SQL Server DAX Parent Child Data
By: Siddharth Mehta
A tabular model consists of tables, fields and relationships. A table can contain attributes also known as fields, and one other important construct - Hierarchies. In general, hierarchies are organized by levels and each level has a parent-child relationship. To navigate data organized in this manner, we need to understand a set of specialized DAX functions that deal with this area of the tabular data model. In this chapter we will learn about some of these functions to navigate the data organized in a parent-child relationship.
Geography is one of the tables which has a built-in hierarchy in the AdventureWorks Tabular model. If you browse this in the diagram view, you will be able to see the hierarchy as shown below. Try to navigate the Geography table in Excel and you will be able to understand how the data is structured.
There are certain tables like Employee which have data organized in a parent-child relationship logically by using fields like EmployeeKey and Parent EmployeeKey. Let's say that our intention is to navigate this parent-child data such that we are able to find child records for a given parent key. In this chapter we will look at how to achieve this.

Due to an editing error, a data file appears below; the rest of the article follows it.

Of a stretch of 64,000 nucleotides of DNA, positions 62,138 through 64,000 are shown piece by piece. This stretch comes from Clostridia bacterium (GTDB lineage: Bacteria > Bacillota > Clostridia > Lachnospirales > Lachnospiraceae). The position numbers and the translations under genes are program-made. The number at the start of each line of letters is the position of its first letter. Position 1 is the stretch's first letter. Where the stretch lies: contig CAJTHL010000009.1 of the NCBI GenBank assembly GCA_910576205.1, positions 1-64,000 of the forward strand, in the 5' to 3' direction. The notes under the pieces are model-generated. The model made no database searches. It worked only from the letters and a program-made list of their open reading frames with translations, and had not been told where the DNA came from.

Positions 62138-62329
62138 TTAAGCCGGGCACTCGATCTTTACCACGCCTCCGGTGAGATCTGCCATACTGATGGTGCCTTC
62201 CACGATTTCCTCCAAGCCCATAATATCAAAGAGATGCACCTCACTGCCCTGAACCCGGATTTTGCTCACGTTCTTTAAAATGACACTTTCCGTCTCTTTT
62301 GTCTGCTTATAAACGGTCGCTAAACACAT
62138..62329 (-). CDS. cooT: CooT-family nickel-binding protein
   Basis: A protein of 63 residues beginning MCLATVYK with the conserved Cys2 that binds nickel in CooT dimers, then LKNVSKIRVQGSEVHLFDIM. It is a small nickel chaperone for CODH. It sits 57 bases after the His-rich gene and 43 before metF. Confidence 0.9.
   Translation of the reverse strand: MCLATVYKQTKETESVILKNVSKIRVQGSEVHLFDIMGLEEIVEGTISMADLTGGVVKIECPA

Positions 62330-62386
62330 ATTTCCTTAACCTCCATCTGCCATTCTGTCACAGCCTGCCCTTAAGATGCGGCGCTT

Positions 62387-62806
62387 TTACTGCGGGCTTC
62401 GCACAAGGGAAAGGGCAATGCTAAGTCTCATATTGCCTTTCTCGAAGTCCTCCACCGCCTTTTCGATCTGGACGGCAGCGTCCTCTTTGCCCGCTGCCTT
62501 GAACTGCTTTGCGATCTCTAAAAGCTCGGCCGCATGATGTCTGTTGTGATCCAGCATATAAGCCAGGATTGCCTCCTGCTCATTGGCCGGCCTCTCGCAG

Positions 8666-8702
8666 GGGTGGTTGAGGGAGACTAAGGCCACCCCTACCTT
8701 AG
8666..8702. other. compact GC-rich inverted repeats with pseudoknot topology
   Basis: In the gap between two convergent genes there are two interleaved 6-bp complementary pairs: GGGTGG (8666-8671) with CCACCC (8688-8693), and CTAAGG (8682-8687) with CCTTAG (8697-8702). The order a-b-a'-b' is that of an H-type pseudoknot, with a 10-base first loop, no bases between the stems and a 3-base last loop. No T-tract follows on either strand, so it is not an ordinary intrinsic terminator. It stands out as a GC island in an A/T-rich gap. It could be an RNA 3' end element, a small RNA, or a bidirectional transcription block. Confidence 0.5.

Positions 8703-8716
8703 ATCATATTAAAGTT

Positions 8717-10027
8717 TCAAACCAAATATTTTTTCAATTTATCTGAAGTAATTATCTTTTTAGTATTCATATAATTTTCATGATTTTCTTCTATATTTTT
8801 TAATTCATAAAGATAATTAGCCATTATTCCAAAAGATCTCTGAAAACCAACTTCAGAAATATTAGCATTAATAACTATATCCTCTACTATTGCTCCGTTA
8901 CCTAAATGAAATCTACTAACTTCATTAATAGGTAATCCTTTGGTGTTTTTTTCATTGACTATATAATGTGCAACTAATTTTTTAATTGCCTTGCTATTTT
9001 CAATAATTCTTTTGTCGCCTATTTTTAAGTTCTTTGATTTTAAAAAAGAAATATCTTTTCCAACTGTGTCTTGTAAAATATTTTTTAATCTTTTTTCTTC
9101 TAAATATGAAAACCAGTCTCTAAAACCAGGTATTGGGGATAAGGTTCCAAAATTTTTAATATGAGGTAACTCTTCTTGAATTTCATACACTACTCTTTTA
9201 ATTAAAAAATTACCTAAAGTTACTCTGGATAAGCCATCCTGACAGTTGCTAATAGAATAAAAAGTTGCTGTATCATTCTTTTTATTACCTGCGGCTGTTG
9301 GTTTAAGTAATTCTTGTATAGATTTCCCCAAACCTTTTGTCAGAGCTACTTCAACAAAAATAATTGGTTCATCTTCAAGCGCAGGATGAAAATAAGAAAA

Open the AdventureWorks tabular project in the data view, and add a calculated field as shown below. Here we are using the path function to create a path of keys or IDs from parent level to the level of the child record. Enter the DAX formula as shown below for this new calculated column and press the Enter key. Once processed, the field will have values as shown below. Deploy this new field to the SSAS Tabular instance.
Open SSMS, connect to the tabular SSAS instance where the AdventureWorks tabular model is deployed, and open a new MDX query window. All the perspectives that we saw in the last chapter, will be listed in the Cube pane. Select the Model perspective in the Cube pane, and type the below expression.
evaluate ( Filter ('Employee', PATHCONTAINS ([Path], "3")) ) order by 'employee'[parentemployeekey], 'employee'[employeekey]
Execute the above expression and you should be able to find the results as shown below. In this expression, we are using the PathContains function to query the existence of a particular key in the Path field. As the path field contains the chain of all the keys from the parent key, all the child records that are a descendant of the parent record having the key value 3 will have 3 in their path. So using this function we can query the entire set of child records for any given parent key.
In this way we can navigate data organized in a parent-child relationship using parent-child functions. You can read more about these functions here.
- Using parent-child functions try creating a hierarchy in the Employee table and develop formulas for each level such that employees at a particular level are listed in each level of the hierarchy.